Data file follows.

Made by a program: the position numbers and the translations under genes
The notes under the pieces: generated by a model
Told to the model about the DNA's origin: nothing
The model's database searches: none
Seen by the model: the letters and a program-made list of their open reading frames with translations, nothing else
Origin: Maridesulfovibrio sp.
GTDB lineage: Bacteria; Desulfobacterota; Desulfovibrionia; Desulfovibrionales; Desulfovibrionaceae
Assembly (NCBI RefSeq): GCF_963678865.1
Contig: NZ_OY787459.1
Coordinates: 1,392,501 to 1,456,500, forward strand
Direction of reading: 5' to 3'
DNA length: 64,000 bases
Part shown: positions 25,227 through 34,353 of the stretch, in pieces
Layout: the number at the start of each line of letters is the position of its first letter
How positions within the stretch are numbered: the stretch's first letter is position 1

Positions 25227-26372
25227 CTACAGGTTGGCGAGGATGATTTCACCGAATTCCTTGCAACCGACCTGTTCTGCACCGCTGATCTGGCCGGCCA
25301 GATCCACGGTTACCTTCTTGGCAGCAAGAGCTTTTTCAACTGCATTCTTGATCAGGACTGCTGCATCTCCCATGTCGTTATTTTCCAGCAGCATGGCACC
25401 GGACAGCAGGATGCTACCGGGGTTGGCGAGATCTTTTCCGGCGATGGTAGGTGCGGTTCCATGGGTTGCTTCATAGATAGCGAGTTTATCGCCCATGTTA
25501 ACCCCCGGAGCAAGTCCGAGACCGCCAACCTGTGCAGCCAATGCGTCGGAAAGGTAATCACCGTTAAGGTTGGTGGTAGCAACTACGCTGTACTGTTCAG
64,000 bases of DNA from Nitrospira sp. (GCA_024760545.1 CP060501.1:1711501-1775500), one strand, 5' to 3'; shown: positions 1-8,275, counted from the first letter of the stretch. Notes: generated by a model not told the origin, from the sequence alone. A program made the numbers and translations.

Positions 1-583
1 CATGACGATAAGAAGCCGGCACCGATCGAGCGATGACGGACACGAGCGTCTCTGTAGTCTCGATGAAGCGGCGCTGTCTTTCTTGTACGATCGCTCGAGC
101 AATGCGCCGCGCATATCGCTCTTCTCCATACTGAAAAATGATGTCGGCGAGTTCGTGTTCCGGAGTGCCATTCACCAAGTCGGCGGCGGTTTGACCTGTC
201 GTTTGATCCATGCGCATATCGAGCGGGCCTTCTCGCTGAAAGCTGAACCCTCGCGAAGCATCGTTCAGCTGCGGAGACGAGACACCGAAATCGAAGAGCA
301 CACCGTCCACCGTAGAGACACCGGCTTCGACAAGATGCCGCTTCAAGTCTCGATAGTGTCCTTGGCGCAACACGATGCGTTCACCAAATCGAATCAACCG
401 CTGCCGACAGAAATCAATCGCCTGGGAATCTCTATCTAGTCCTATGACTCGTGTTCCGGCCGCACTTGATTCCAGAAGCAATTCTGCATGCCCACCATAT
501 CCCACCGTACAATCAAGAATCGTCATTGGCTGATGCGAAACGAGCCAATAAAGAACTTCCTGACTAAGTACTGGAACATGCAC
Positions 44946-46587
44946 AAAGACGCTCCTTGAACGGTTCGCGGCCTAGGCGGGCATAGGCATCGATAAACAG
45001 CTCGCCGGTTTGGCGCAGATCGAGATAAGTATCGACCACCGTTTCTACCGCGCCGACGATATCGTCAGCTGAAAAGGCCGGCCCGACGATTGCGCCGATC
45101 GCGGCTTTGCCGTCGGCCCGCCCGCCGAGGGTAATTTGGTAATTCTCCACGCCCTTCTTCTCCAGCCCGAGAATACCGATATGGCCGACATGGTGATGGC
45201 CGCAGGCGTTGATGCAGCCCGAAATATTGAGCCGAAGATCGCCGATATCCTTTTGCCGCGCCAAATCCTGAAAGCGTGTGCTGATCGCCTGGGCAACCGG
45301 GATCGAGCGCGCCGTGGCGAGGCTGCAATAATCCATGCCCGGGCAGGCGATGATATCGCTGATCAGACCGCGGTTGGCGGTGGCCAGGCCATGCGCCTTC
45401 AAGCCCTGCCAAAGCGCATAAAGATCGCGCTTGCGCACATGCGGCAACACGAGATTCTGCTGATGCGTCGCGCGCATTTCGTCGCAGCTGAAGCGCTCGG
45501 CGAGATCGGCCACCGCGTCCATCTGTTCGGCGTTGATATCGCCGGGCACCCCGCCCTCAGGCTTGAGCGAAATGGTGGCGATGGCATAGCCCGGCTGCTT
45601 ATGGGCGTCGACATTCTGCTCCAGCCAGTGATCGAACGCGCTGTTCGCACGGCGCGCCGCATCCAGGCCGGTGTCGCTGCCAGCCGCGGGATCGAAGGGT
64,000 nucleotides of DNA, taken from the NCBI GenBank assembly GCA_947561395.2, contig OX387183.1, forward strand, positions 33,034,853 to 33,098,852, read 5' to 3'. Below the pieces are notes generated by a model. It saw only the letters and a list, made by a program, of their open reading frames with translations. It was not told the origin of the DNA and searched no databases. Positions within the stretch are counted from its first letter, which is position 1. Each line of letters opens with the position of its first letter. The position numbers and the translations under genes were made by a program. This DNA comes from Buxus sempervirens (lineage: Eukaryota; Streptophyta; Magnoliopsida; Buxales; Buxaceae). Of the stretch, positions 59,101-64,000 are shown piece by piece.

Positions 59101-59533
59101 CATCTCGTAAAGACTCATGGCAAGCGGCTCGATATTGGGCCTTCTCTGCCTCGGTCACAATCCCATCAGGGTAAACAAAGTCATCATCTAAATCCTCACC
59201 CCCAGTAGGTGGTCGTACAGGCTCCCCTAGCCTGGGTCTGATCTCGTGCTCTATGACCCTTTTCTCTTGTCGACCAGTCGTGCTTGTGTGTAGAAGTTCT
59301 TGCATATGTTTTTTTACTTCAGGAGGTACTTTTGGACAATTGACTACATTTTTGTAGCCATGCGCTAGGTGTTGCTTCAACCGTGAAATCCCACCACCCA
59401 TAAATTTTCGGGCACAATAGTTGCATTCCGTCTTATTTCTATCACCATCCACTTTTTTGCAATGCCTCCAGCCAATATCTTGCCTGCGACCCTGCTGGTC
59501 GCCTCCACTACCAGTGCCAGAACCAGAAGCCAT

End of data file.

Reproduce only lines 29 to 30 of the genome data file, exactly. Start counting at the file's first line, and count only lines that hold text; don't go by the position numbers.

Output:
Positions 44946-46587
44946 AAAGACGCTCCTTGAACGGTTCGCGGCCTAGGCGGGCATAGGCATCGATAAACAG